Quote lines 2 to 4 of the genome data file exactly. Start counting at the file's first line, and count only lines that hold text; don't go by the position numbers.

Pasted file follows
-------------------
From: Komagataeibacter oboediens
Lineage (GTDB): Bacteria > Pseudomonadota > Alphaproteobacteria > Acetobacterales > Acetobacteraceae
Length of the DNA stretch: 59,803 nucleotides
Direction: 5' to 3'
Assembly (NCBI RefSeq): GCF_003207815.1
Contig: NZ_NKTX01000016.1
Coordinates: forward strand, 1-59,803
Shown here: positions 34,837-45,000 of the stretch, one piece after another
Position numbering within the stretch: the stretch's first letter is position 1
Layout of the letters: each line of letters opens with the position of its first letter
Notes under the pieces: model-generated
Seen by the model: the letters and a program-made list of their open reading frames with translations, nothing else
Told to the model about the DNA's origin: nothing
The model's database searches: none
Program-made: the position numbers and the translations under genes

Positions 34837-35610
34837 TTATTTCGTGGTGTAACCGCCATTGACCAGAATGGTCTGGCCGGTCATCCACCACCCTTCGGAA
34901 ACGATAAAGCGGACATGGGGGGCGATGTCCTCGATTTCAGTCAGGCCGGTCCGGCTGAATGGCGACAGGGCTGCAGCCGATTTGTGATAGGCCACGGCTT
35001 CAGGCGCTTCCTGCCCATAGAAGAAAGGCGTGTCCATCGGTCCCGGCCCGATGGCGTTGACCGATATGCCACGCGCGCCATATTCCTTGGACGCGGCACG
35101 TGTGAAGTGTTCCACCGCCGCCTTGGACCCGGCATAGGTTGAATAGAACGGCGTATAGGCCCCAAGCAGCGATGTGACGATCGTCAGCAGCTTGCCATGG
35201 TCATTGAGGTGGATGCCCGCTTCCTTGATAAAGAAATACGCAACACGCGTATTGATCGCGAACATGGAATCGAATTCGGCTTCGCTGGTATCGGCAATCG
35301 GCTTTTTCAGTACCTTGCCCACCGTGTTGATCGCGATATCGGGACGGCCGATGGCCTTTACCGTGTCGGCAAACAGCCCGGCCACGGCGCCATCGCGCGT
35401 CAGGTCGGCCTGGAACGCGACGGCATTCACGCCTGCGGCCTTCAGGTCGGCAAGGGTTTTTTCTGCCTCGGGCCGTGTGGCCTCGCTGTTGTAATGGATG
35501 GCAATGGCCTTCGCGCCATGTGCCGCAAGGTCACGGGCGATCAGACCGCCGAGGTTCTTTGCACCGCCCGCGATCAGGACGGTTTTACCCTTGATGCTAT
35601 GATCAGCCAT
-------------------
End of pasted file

Lineage (GTDB): Bacteria > Pseudomonadota > Alphaproteobacteria > Acetobacterales > Acetobacteraceae
Length of the DNA stretch: 59,803 nucleotides
Direction: 5' to 3'